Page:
How to make easy & healthy Japanese-style poke bowl
As its name suggests, poke bowl originates from Hawaii. According to an article in People, “Poke means ‘to slice or cut’ in Hawaiian and refers to chunks of raw, marinated fish — usually tuna — which is then tossed over rice and topped with vegetables and umami-packed sauces.”
Ingredients-wise, it’s a lot like sushi. But a poke bowl can be sweet and condiments-rich, whereas traditional Japanese cuisine calls for minimum amount of additives so that you can enjoy natural flavors. It may not be healthy if you relish too much “umami-packed sauces” in your poke bowl, as it probably contains a lot of sodium, sugar, and/or MSG, manufactured umami source.
You can make a healthy, Japanese-style poke at home with minimum cooking at a relatively reasonable budget. The key: pick high quality sea food and fresh vegetables. If sashimi-quality seafood is too expensive, limit its quality and add other affordable ingredients to make your bowl fun and tasty. Resist the urge to put a lot of condiments, because they could overpower the subtle flavors of the raw ingredients.
First, pick the main ingredients, usually sashimi-grade raw seafood. Doesn’t have to be tuna – today I used hamachi, salmon in addition to tuna. If chopped ones are more expensive than the block, buy block and cut them at home. By the way, if you are an average cook like me, purchasing a good quality knife will help you tremendously. You may have to spend a couple of hundred dollars, but it’s worth. You can cook easier and faster, yet the results look and taste much more professional. It’s especially helpful when you want to cut raw meat and leave smooth surfaces.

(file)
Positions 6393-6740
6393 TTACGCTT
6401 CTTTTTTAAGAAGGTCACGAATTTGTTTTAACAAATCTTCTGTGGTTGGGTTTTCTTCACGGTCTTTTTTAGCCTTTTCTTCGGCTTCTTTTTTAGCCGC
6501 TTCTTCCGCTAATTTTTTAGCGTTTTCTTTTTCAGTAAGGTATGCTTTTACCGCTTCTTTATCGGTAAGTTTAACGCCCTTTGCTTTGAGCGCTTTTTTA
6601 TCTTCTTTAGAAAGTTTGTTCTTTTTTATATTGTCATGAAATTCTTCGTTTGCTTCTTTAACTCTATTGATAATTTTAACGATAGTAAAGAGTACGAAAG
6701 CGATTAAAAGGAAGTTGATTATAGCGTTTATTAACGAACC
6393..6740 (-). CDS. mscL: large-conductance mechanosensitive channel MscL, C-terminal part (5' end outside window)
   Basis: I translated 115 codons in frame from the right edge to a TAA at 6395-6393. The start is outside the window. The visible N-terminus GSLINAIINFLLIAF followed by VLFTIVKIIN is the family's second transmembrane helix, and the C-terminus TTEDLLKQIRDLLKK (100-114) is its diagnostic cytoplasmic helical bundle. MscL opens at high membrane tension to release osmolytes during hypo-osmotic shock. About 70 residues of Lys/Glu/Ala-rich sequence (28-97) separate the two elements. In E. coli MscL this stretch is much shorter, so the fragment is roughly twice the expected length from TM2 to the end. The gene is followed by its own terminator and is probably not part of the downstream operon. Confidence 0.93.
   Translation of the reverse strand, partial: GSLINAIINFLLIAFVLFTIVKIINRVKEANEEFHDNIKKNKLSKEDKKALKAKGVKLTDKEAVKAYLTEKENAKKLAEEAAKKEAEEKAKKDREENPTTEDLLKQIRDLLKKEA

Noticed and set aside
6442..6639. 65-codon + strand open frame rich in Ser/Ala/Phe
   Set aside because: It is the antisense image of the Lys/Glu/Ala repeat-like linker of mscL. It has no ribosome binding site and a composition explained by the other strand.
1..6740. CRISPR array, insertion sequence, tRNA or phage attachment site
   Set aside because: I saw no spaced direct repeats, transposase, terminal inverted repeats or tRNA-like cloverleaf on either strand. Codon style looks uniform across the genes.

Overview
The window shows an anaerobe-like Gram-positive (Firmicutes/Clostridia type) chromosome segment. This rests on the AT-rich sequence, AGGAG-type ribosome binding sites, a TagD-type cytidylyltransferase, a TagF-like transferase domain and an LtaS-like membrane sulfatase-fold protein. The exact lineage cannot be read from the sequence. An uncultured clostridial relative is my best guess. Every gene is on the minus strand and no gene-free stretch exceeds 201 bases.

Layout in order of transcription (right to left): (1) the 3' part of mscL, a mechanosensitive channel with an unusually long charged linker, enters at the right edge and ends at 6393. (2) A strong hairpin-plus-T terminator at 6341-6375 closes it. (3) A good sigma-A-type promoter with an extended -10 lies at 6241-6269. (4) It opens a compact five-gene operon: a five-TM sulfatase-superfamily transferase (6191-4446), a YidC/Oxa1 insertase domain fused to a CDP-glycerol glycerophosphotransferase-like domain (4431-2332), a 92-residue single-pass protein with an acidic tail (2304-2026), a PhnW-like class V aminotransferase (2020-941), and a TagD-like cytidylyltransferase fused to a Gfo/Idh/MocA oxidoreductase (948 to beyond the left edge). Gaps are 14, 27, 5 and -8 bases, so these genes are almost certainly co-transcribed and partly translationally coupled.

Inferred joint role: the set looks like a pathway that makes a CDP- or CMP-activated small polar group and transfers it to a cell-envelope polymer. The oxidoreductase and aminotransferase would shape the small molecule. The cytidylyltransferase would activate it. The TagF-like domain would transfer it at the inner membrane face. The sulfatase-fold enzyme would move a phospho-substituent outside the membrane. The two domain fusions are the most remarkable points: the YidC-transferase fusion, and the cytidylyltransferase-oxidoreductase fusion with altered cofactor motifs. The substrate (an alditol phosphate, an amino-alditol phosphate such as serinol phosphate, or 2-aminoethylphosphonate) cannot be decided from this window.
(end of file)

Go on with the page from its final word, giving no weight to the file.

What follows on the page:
Poke is about marinated seafood. But you don’t necessarily have to do so, when the ingredients are fresh, flavorful and devoid of unpleasant fishy smells. If you want try Japanese style, the combination of soy sauce, sake, mirin, grated ginger (fresh), sesame or sesame oil will work for tuna. You can also add shiso. Check the recipe for maguro zuke (marinated tuna).
Salmon has strong flavors and good amount of fat, so you won’t need to add anything.
For hamachi, I squeezed good amount of lemon.
Additional protein that’s more affordable: eggs, tofu and canned seafood. You can make kinshi tamago, or string-like eggs. Canned seafood can be mixed with mayonnaise. Ham also works. I am not a big fan of adding cheese to sushi family though.
Additional ingredients/condiments – logs of vegetables. Fresh, flavorful ones. You may want to use the ones from farmers’ market.
As the ingredients are not condiment-rich, accompany the meal with items such as pickles, kimchee, seaweed, sesame seed, sesame oil, chili pepper, wasabi etc. They will work as a nice accent, spice or kick.
Also, season rice with sushi vinegar. Don’t overdo it; sushi vinegar contains a lot of sugar.
I make a small bowl so that I can have a second and third with different ingredients. Add a good amount of lettuce, it gives refreshing, crunchy texture.